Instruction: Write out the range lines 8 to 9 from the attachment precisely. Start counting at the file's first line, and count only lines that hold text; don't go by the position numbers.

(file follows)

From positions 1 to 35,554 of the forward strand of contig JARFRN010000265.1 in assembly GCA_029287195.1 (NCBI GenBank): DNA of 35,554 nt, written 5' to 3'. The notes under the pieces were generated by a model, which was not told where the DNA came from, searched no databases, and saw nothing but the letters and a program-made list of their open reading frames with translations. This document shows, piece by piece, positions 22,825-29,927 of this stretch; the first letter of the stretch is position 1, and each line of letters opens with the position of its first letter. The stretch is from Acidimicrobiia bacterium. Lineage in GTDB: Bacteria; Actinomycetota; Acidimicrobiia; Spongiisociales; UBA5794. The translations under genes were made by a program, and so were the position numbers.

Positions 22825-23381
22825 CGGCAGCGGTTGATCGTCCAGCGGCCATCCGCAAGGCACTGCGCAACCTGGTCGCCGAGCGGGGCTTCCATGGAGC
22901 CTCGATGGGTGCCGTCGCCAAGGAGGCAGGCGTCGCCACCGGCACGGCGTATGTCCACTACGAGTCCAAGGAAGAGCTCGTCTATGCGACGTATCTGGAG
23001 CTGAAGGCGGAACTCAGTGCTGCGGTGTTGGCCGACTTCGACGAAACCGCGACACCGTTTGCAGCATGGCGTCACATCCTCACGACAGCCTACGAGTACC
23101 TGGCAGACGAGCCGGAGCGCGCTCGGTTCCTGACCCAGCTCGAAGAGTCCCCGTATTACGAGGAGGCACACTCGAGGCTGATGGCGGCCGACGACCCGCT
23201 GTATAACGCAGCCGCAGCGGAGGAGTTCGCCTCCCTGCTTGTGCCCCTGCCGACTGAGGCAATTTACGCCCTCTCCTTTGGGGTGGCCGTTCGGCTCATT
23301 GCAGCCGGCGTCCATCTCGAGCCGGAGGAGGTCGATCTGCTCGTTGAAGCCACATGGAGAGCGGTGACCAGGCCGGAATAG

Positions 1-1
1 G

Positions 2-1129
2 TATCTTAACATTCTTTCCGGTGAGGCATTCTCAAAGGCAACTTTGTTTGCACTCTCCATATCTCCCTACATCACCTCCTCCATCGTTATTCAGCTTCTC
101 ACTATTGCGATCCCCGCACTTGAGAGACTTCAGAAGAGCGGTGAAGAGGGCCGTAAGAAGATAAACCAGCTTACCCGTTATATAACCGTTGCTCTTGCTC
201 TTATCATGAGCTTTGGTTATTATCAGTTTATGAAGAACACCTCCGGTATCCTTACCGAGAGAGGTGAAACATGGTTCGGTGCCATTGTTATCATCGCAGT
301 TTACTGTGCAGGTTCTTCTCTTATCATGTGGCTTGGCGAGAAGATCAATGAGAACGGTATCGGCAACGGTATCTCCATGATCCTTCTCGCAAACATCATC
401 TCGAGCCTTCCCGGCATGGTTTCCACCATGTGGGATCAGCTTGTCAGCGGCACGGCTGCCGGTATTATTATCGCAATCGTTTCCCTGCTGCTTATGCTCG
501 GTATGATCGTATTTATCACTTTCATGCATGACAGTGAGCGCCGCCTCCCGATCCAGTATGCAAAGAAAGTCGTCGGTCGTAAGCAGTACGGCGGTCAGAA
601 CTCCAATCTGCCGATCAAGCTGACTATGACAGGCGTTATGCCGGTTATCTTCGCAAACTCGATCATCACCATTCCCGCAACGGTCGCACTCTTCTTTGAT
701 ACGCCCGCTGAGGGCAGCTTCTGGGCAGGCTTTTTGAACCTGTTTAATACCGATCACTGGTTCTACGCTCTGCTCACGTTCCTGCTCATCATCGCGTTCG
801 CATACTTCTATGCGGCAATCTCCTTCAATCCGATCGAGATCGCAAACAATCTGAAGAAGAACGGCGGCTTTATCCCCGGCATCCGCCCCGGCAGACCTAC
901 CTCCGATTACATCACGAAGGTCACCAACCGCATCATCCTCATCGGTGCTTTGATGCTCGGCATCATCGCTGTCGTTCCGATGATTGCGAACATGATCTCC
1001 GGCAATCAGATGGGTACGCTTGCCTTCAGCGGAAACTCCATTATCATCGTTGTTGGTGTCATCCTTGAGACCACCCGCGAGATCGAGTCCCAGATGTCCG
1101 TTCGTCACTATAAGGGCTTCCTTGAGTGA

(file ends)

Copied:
23301 GCAGCCGGCGTCCATCTCGAGCCGGAGGAGGTCGATCTGCTCGTTGAAGCCACATGGAGAGCGGTGACCAGGCCGGAATAG

Positions 1-1